Lesson 10 Point the Way Solidify Understanding

Learning Focus

Find patterns that are useful in writing equations for linear functions.

Are there different ways to write the equation of a line?

What does each part of an equation tell us?

Open Up the Math: Launch, Explore, Discuss

Grandma Billings is making a quilt and piecing together a number of blocks. Zac and Sione are watching and thinking about predicting the number of quilt blocks in this pattern:

a pattern of squares Pattern 1Pattern 2Pattern 3Pattern 4

Zac said: I noticed that two blocks are being added each time. I thought it would be easier if I had the -intercept, so I imagined what “Pattern 0” would look like by subtracting . That left block at , so I wrote .

Sione said: I also noticed that the pattern was growing by two each time. I saw that Pattern 1 just has blocks. Pattern 2 has blocks plus groups of block on either side. Pattern 3 has blocks plus groups of blocks. So, I wrote .


What does mean in Sione’s equation?


Are the equations that Zac and Sione wrote equivalent? How do you know?

Marcus joined the conversation and noticed this: I was focusing on the strip of blocks in the middle and looking at Patterns 3 and 4. I think that you could also write , and .


Do you agree with Marcus? Are these equations all equivalent to Zac’s equation?

Sione said, “What is going on here? I’m going to look at a table to see if I can see why this is working.” Sione made this table and noticed a pattern in the table and the equations they had written.

Sione said, “I used the pattern I saw in the table to write another equation. This time, it’s .

Zac said, “I don’t even need the table. I think is another equivalent equation.”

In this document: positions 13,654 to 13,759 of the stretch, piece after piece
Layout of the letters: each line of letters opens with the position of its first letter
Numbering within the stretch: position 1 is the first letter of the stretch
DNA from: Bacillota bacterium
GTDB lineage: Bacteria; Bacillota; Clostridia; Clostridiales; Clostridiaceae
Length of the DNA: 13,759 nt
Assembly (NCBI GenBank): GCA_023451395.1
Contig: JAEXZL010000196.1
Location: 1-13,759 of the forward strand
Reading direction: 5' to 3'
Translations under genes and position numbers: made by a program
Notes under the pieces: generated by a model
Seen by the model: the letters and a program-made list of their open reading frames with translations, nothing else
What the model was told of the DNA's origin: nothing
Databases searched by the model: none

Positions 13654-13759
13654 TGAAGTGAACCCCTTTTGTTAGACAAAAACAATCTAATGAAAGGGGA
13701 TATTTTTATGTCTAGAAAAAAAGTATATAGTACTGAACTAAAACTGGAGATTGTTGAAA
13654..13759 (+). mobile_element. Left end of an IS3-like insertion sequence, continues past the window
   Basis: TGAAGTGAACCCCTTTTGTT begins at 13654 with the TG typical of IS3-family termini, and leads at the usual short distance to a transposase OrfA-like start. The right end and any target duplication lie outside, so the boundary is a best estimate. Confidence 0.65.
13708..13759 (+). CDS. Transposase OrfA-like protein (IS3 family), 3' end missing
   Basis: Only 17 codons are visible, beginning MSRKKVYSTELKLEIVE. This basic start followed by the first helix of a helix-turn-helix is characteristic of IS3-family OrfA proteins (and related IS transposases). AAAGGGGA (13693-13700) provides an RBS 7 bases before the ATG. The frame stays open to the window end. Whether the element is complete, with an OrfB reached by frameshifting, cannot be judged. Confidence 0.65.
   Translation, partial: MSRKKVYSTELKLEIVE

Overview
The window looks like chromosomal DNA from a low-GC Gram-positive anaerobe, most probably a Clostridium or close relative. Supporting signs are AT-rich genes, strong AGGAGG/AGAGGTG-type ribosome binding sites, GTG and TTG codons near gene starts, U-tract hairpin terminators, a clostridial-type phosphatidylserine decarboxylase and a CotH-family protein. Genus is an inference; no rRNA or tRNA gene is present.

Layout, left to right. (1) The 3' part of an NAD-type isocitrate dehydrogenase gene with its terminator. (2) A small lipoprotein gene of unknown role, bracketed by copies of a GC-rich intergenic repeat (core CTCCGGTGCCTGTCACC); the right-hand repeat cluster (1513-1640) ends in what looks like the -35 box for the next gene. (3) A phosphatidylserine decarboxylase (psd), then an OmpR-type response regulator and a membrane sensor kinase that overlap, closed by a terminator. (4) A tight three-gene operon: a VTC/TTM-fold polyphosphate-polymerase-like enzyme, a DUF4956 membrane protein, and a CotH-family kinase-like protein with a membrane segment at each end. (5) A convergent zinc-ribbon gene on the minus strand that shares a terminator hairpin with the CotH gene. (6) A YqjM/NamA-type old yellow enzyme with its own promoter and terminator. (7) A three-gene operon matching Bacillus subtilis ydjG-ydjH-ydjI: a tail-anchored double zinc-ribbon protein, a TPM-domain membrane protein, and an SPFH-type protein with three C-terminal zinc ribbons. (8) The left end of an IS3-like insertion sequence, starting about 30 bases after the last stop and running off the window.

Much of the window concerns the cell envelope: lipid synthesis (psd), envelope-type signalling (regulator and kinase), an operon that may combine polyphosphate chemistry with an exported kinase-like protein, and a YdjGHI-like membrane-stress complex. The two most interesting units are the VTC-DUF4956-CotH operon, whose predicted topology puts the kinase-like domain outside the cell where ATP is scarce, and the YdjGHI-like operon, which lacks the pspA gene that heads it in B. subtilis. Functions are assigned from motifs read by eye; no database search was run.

Examine the table and compare it to the equations that have been written. Explain how Sione might have been using the table when he found the equation .


Use Sione’s method to find an equation for each of the tables below.





What information do you need to write an equation using this method?


Write the equation of the line shown in the graph using this method.

A graph of a continuous line passing through point C (1, 1) and point B (8, 3) x–3–3–3–2–2–2–1–1–1111222333444555666777888999101010y–5–5–5–4–4–4–3–3–3–2–2–2–1–1–1111222333444555666C= (1,1)B= (8,3)


Use this method to write the equation of the line with slope that contains the point .


Zac has a challenge: “I’ll bet you can’t use the pattern to write the equation of the line through the points and . Try it!”


Sione is still thinking about the pattern: “I wonder if we could use this pattern to graph lines, thinking of the starting point and using the slope.” Try it with the equation: .

Starting point:


a blank 17 by 17 grid


Zac wonders, “What is it about lines that makes all this work?” How would you answer Zac?

Ready for More?

Grandma Billings has started piecing her quilt together and has created the following growth pattern:

a pattern of squares Pattern 1Pattern 2Pattern 3

See if you can find at least two equivalent equations to model the number of squares in the pattern.


Point-slope form comes from the slope formula:

With a little rearranging:


Lesson Summary

In this lesson, we learned a new and efficient pattern for writing the equation of a line. The method can be used with a table, a graph, or any two points on the line.


Create a graph and explicit equation for the given information.


The first term is , and each term increases by .

a blank 17 by 17 grid



The first term is , and each term increases by times the previous term.

a blank 17 by 17 grid


Rewrite each expression by combining like terms.